A mum from Exmouth accused of murdering her husband has told a jury how he would strangle her during arguments to ‘shut her up’, often until she fell unconscious.
Tanya Hoskin, aged 52, of Tennyson Way, Brixington, Exmouth, standing on trial at Exeter Crown Court, has denied murdering partner Nigel Johnston, aged 54, on the night of December 27, 2020.
Mum-of-three Hoskin told the court she has no memory of what happened when Mr Johnston was stabbed once in the chest with a kitchen knife at the couple’s home.
Michael Turner QC, defending, told the jury Hoskin had been previously labelled with a personality dissociative disorder by a psychiatrist, as a result of post-traumatic stress disorder, linked to abuse.
Hoskin told the court the personality dissociative disorder rendered her with memory loss which ‘automatically triggers’, causing her not to remember stressful situations.
Hoskin told the court: “I used to put myself somewhere else; that I wasn’t there. Now it automatically triggers, that’s why I don’t remember things.”
She told the jury the condition left her feeling ‘pretty cut off’ from what happened that night.
Hoskin said: “I don’t really have any emotion. I don’t even see Nigel as being dead. I still see him as being alive.”
In defence, she said she had ‘no idea at all’ how she might have stabbed Mr Johnston, and had no previous thoughts of killing or harming him.
Hoskin said: “I used to say I will kill him in a minute if he doesn’t stop, but it was just a figure of speech.”
The court heard on the night Mr Johnston died, Hoskin told police she stabbed him three times, telling officers who arrested her it was an accident and she was acting in self-defence because her husband ‘went for her’.
A recorded conversation of the pair captured in the hour before Mr Johnston was killed – played to the jury – heard him admit to strangling her ‘often’, and saying to Hoskin: “If I am wrong for it, slap me and tell me never to do it again and I won’t.”
The jury heard how Mr Johnston wanted to control Hoskin, and was recorded telling her ‘you can do what the f**k you like, no-one goes against me’.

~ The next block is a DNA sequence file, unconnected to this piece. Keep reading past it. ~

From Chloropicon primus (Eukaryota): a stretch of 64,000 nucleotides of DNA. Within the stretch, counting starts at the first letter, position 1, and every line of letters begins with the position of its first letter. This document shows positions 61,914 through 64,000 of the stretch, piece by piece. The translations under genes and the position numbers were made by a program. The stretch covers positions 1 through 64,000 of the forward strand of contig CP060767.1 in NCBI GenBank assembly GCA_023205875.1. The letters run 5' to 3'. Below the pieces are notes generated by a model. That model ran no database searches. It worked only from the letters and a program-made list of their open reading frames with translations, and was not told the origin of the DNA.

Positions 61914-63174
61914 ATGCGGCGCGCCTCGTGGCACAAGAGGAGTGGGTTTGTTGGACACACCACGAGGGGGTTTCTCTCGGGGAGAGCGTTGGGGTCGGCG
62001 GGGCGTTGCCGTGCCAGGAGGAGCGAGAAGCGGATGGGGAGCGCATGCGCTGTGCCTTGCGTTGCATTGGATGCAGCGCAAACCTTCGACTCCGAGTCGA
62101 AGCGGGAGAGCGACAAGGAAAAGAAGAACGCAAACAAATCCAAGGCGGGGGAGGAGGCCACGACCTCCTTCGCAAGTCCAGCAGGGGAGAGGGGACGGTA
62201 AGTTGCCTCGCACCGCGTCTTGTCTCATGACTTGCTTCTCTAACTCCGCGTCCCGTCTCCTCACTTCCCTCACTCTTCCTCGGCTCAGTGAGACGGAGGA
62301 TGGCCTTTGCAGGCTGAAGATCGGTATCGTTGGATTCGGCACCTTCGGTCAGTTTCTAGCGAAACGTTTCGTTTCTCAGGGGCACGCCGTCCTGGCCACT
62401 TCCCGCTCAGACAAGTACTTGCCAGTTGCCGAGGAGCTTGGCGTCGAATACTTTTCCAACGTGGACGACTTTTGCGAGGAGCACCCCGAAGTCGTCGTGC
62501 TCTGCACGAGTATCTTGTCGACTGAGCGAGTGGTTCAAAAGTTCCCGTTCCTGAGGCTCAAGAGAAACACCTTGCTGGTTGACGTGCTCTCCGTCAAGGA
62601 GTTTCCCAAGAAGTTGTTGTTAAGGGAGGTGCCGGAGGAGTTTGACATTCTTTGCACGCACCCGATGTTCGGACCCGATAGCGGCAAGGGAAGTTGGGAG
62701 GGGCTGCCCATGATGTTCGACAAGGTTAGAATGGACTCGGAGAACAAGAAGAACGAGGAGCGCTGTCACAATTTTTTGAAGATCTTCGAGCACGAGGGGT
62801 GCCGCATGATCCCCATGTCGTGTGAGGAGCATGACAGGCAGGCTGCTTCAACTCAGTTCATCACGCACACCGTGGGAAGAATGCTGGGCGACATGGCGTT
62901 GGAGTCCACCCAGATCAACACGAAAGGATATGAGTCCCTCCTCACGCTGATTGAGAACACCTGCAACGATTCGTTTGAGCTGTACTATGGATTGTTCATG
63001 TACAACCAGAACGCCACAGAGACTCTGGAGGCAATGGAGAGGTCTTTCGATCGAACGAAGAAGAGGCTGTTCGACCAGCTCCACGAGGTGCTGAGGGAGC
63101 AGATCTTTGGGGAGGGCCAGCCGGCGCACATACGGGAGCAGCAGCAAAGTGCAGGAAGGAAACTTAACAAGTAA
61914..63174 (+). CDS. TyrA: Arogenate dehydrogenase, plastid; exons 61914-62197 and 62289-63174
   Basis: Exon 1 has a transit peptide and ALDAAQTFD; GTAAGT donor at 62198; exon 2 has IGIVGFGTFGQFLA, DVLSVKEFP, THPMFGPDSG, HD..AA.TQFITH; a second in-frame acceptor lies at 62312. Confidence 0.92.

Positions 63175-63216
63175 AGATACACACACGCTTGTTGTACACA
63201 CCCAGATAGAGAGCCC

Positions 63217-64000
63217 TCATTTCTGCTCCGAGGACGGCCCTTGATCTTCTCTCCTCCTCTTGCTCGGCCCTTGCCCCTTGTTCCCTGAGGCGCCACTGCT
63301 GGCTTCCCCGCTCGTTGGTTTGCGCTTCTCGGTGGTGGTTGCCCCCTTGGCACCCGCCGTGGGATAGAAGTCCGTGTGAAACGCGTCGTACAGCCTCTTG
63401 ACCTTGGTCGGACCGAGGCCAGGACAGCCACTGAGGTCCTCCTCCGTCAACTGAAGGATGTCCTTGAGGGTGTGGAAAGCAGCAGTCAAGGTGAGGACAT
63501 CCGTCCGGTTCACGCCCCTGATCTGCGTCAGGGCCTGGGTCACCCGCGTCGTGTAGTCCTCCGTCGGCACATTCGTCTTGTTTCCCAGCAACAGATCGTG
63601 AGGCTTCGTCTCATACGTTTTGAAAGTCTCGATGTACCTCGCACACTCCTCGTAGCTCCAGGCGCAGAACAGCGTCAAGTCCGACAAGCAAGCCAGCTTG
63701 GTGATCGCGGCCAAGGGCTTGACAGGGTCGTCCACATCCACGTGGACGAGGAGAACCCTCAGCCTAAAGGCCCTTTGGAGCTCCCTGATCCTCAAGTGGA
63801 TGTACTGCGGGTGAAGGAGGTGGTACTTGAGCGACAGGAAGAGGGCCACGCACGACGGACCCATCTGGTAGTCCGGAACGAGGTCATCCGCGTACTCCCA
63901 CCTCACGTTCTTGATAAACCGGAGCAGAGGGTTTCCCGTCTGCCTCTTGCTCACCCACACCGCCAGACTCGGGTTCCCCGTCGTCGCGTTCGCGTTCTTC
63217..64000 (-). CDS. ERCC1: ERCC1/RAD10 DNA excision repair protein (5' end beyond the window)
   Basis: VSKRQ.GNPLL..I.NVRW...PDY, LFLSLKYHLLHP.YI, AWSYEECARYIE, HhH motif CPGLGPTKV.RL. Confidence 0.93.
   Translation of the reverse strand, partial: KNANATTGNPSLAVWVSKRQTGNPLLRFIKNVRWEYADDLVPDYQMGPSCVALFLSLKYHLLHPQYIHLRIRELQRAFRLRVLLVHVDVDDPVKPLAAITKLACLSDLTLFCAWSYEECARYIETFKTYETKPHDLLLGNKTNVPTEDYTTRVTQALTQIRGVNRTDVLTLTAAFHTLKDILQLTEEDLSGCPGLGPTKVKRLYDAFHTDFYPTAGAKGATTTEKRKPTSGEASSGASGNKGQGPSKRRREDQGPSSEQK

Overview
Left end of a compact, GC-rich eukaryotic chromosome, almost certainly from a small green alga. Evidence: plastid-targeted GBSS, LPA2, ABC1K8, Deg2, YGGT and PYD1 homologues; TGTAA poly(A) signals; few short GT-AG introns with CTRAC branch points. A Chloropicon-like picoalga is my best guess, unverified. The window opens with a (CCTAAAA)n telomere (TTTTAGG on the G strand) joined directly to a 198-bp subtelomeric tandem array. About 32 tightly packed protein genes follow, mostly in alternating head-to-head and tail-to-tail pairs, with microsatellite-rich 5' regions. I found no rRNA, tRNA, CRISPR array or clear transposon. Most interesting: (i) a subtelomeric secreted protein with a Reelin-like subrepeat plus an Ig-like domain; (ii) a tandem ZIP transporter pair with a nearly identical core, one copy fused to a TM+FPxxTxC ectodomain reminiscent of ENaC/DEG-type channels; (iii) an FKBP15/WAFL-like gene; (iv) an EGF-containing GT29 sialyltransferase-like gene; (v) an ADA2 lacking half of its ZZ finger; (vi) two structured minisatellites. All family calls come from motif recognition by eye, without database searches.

Hoskin told the court she would ‘beg’ her husband not to put her in a ‘sleeper hold’ – causing her to become unconscious – when she went against his wishes.
She told the court how Mr Johnston would use the ‘primal hold’, also known as the ‘strangle hold’ to control her, because ‘it was easy to shut me up’.
Hoskin said Mr Johnston liked to drink alcohol but was ‘secretive’ about it and kept his fondness for booze ‘behind closed doors’.
Witnesses told the court how they heard Hoskin regularly yell and swear at Mr Johnston, call him ‘lazy’, and ‘f***ing useless’, using ‘violent’ words.
Their relationship was described in court as ‘argumentative’, with ‘aggressive’ Hoskin regularly heard shouting at her husband.
She said witnesses’ description of ‘meek and quiet’ Mr Johnston differed behind closed door and was not accurate.
Mr Johnston died as a result of a single stab wound to his chest which came out at the back of his liver, cutting through the portal vein, causing blood loss.
No evidence of any wounds were found on Mr Johnson’s arms or hands that suggested he tried to defend himself, the jury heard.
The defendant’s sister Candy Hutchings, from Exeter, told the court she was on the phone to Hoskin when she heard Mr Johnston in the background calmly say he was bleeding.
Hoskin and her husband had shared most of a bottle of pink gin on the night of the killing, which led to a drunken row.
Prior to speaking to her sister on the phone, Hoskin sent her a WhatsApp message saying: “Nigel is getting on my last nerve. I can’t stop him freaking out. He seriously needs to stop. My brain is hurting.”
Miss Anna Vigars, QC, prosecuting, said the killing was a deliberate act, even if Hoskin may have regretted it immediately.
The court was told Hoskin killed her partner – who she was a carer for – after the tension of spending Christmas 2020 together in lockdown when Mr Johnston was shielding.
The trial continues.
Witnesses tell court how Exmouth woman accused of murdering husband was frequently heard yelling ‘you’re ‘f***ing useless’ at him